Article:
For a list of survivor stories by cancer type, click the Type of Cancer and follow the link at the bottom of the page.
Face to Face with Fatigue
by Marilyn R. Grainger, RN
As an oncology nurse, in 1995, I participated in the Oncology Nursing Society’s patient education program Fatigue Initiative Research and Education (FIRE). The goal of FIRE was to teach oncology nurses about the reality of cancer-related fatigue, along with proven interventions to lessen this common cancer- and treatment-related side effect. I never imagined that one day I would be diagnosed with breast cancer and would need to apply what I had learned at that conference to my own recovery.
by Gail Presnell-Jones
Today is the day I’ve decided
That I will not die.
Or at the very least,
I’ve decided that I’ll try
Cancer: Only a Part of Who I Am
by Denise Cooper
I am 53 years old, and I have stage IV breast cancer. Do I let this fact define me as a person? Should I? Absolutely not! I have a choice to make each day. Do I wake up with a negative, feel-sorry-for-myself attitude? Or do I face the day with an uplifting outlook so that I can be an inspiration to someone else and turn this negative diagnosis into something positive? I always try to go with the second option.
Jumpers, Minimizers, and Fixers
by Craig T. Pynn
Scattered among the hundreds of thoughtful and caring responses I received to my prostate cancer diagnosis from my family, friends, and colleagues, there were a few reactions that were difficult to handle. After listening to several people attempt to say the right thing while assiduously avoiding the idea of cancer itself, I sorted their deflective responses to my bad news into one of three categories: jumpers, minimizers, and fixers.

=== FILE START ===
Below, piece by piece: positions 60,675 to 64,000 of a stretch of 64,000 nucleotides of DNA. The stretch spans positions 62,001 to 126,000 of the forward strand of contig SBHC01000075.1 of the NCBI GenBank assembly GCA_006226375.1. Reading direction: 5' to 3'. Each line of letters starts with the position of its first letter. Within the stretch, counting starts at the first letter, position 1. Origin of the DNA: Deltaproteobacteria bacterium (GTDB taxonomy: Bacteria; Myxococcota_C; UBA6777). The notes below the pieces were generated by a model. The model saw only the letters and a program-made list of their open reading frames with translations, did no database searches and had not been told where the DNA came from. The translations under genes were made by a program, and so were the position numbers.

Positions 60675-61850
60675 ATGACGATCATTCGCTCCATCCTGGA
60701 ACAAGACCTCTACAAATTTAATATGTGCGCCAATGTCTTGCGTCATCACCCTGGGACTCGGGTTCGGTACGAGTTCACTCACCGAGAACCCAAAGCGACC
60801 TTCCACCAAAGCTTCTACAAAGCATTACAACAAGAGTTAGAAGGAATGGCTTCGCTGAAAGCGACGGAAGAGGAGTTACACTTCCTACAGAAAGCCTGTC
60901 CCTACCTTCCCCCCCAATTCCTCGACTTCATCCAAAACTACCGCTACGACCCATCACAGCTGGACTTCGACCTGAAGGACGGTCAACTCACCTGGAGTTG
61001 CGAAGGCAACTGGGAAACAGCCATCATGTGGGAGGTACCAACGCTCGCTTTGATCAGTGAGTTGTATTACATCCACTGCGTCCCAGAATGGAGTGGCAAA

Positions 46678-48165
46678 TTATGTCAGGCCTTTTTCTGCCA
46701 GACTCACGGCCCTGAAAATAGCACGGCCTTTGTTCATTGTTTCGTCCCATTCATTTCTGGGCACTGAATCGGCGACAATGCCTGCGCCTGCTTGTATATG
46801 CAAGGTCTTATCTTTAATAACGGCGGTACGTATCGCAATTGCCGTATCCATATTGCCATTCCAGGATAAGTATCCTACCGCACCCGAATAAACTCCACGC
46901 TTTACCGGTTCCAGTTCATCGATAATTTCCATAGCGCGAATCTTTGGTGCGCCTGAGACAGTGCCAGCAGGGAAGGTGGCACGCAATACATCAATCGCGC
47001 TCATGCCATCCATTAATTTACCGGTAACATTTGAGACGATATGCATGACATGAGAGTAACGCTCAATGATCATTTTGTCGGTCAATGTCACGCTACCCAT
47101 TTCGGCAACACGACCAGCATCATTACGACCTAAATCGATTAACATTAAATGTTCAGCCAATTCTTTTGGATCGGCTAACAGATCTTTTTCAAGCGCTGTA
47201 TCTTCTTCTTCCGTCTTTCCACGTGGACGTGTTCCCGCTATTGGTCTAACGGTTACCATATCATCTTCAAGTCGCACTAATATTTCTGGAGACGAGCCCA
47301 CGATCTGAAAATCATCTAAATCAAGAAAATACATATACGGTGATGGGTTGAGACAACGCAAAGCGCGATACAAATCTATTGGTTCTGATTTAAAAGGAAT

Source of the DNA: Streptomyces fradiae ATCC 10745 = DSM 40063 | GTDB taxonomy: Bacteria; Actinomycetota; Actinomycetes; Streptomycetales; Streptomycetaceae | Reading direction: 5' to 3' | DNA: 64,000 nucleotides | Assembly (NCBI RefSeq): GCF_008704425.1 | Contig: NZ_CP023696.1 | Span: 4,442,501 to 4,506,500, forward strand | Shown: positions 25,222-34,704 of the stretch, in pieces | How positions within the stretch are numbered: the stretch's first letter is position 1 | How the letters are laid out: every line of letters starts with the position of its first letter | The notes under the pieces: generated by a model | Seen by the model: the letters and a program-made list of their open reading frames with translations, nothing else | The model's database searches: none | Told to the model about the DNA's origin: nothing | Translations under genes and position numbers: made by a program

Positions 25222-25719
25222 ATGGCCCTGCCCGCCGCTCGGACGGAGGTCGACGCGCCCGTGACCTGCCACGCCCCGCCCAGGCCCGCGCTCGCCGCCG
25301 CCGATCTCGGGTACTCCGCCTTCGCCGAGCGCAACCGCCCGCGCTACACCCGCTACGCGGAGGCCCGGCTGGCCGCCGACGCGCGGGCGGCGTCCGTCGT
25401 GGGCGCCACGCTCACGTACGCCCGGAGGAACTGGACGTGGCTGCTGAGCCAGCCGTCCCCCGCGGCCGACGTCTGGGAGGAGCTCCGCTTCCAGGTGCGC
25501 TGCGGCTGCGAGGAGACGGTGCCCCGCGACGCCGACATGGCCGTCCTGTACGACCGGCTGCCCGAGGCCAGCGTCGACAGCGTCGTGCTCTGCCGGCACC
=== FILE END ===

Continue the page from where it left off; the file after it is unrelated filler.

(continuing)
Healing with Words
by Diana M. Raab
During my breast cancer journey, my lifeline was three-fold: immediate healthcare, a supportive family, and the creative arts as a source of strength. For a long time, the arts have been associated with relieving tension and fears. Creative expression is a healthier alternative to keeping your emotions bottled up inside. Author Virginia Woolf confessed that she wrote in her diary “to bring order to the chaos in her life.”
10 Ways to Cope with Cancer
by Glenn Brooks
In September 2011, I heard those most-unwelcome, life-changing words: “Glenn, you have cancer.” The news is better now. Following excisions, surgeries, radiation, chemotherapy, hydration, some sketchy moments, and incredible medical care, the cancer is no longer active. But I am! I vowed to use my story to encourage others, and with that, I give you my “10 Ways to Cope with Cancer.”
Fighting Cancer with Colors
by Marisol Del Sol-Auten
“I’m sorry,” the doctor said. “It’s lymphoma.” The scenario was surreal. I was 40 years old. I had just married the love of my life and gotten my MBA in international business through a program sponsored by my employer, a prestigious worldwide oil company that had offered me a promotion as an international sales and marketing executive.
How I Rebooted My Life after Cancer
by Francine Brokaw
When I was diagnosed with breast cancer at age 38, it was a complete shock. I was the first woman in my family to have breast cancer. I was a writer and had been a tennis instructor years before, and I still enjoyed playing whenever I could. But what I did for a living didn’t matter at that moment; all I wanted to do was get the cancer out of my body and get on with my life.